The Data Analytics War Room: Lessons Learned from the COVID-19 Pandemic
The Data Analytics War Room: Lessons Learned from the COVID-19 Pandemic
The COVID-19 pandemic has threatened the health of our communities, businesses and the global economy.
The stakes are too high to allow room for error when decisionmaking is often a matter of life or death. From a societal standpoint, both human lives and livelihoods hang in the balance. For many businesses, actions taken in the coming months may determine their survival.
In this climate where the complexity of the problem exceeds the limitations of a judgment-based approach, we must turn to a more powerful tool than human experience alone: data analytics.
Predictive data models are essential tools for ensuring the next hot spot of infection has the right number of beds, medical staff, personal protective equipment, and ventilators on hand.
Data analytics can project how much policy measures—such as stay at home ordinates, the closure of nonessential businesses, or mask mandates—will flatten the curve. And these insights can help local leaders determine the appropriate timing and approach to reopening the economy without unnecessarily risking a resurgence in illness.
In this unprecedented time, we have seen governments and health organizations recognize that no matter the wisdom and experience of leadership, determining the “best decision” requires the examination of a range of factors and consequences that cannot possibly be processed through human judgement alone. Rather, to decide upon the most optimal action to take under such stressful, high-risk conditions, decision-makers must consult the data and look at the models to determine with clarity “what would happen if…”
Data Analytics-Driven Decision Making is a Business Imperative
In this challenging climate, middle market businesses are doing all they can to stay afloat, from cutting costs to overhauling their revenue models. Under pressure to take swift and decisive action, the most resilient businesses will leverage data analytics to light the way forward.
The business case for transforming into a data-driven enterprise is already well-established: “Insights-driven” businesses grow at an average of more than 30% each year and were predicted to take $1.8 trillion annually from their “less-informed peers,” according to research from Forrester.
While most businesses are shifting focus from capturing growth to preserving value and mitigating risk, data-driven decision-making is no less essential. In fact, it’s more essential—gut feel doesn’t cut it when human lives and livelihoods are at stake.
Business intelligence systems for big data gained popularity in the wake of the 2008 recession. While IT budgets were slashed in 2009, investments in business intelligence platforms continued to tick up, as companies began to recognize the value of information access and real-time insight.
In the 12 years since the last recession, business intelligence tools and techniques have evolved dramatically to meet the demands of the big data environment. Visualization and clustering techniques, for example, are used to more easily inventory and categorize raw data. New data preparation tools can automate the extraction of data into an analytics ready format. Greater processing power and edge computing has enabled organizations to collect and analyze data from mobile devices and embedded sensors. Advanced analytics and machine learning applications can be used to solve more complex business problems and form a predictive response. These advanced applications are enabling organizations to do far more with their data, from driving new operational efficiencies to detecting anomalies or threats to uncovering emerging customer behaviors.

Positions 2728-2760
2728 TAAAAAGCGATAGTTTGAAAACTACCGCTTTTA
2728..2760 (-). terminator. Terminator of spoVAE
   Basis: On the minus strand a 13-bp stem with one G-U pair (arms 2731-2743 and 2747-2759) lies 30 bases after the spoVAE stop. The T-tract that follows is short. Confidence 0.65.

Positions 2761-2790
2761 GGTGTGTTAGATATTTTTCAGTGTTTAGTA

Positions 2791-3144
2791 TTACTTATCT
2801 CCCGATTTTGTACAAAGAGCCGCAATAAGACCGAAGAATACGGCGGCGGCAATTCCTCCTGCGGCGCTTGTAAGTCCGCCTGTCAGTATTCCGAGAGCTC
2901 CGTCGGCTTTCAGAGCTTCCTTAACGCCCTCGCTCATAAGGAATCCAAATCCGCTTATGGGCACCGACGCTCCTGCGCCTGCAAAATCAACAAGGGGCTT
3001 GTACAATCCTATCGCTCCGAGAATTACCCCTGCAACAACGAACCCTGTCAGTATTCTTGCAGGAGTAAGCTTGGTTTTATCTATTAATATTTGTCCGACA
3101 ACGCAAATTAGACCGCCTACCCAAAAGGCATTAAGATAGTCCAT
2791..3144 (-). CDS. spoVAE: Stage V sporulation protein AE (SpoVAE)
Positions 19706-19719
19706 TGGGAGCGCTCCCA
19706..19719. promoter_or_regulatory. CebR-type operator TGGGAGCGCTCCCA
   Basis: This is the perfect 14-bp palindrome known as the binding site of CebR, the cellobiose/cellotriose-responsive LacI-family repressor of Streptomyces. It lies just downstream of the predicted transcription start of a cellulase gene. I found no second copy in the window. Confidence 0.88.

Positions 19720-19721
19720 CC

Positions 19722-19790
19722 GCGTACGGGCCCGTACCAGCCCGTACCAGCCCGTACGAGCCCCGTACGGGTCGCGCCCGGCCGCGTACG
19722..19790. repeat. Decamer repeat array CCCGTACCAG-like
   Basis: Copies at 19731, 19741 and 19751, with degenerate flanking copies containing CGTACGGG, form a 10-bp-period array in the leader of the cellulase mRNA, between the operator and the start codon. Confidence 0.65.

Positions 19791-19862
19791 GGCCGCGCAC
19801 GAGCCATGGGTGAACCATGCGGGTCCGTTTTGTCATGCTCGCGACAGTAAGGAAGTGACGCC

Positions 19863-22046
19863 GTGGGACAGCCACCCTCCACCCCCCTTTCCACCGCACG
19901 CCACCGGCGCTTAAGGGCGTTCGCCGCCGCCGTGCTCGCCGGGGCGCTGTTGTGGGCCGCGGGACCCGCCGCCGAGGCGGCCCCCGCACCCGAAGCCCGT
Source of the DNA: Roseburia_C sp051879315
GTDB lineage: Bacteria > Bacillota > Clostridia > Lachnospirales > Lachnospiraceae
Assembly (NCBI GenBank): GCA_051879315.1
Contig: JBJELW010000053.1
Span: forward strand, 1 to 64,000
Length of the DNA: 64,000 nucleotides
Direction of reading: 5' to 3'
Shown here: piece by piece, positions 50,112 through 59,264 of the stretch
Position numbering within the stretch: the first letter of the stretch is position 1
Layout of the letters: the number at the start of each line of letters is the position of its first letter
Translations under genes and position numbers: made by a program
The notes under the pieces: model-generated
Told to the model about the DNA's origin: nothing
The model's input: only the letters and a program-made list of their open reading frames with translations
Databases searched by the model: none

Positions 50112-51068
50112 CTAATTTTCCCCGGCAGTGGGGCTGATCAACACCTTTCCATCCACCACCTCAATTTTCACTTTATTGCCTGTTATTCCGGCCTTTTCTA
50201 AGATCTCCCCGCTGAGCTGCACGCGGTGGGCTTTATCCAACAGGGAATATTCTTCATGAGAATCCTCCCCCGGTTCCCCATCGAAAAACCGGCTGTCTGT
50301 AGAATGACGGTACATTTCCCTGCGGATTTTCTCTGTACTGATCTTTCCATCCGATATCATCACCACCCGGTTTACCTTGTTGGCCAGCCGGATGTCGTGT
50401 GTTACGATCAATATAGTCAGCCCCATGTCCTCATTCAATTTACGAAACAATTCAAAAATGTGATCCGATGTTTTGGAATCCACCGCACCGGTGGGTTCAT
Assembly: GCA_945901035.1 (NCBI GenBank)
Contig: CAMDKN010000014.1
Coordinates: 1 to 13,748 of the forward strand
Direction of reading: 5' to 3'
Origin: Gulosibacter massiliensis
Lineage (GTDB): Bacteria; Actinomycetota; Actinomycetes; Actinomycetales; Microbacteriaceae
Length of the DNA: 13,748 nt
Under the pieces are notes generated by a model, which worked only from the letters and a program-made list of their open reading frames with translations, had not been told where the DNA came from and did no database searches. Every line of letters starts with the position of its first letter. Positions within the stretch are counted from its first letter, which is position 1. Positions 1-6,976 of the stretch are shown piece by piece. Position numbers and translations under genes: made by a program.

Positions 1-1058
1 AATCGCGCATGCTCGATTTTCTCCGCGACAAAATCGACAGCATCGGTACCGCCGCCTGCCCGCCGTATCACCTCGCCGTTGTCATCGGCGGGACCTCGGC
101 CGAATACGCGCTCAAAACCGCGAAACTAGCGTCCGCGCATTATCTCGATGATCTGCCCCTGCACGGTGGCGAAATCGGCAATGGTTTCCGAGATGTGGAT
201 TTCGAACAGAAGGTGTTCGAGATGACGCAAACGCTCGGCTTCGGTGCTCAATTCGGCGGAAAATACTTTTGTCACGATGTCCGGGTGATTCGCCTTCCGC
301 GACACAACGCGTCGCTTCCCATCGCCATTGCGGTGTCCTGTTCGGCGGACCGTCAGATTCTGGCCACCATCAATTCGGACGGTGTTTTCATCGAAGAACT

In a COVID-19 climate, data analytics can help businesses to:
Decide which products and services, capital projects, markets, and people to invest in.
Determine which disruptive events might require a change in strategy.
Monitor for anomalies and patterns that may indicate a threat or opportunity.
Pinpoint the best actions to take if these disruptive events occur.
Smooth friction in the business operations, product portfolios, or supplier relationships that might constrain ability to act with speed.
However, with capital constraints an issue for many during this time, the journey toward operationalizing analytics across the enterprise can and should start small, with adhoc adoption of analytics in dashboards and reporting. Even with ad-hoc projects, it’s important to keep the end game of insight-led innovation in mind, which is the premise that today’s innovations should pave the way for tomorrow’s. Every innovation should enable more informed, data-driven, strategic business decisions down the road.
As companies position themselves to adroitly navigate COVID-19, management teams can learn valuable data analytics lessons from the present pandemic.
COVID-19 Lesson #1: Success Hinges on Addressing “the Data Problem”
COVID-19 Lesson #2: Culture and Talent Can Bring About Data-Backed Thinking—or Hold it Back
- Treat data as invaluable. Leadership can begin the wave of cultural change by inspiring employees to view data as a lever to unlock business value. That starts with establishing KPIs to measure not only the value of your data assets, but your data analytics assets—the dashboards, applications, and tools your organization has at its fingertips. The best way to value these assets is to tie their use to the business decisions and operational functions they power..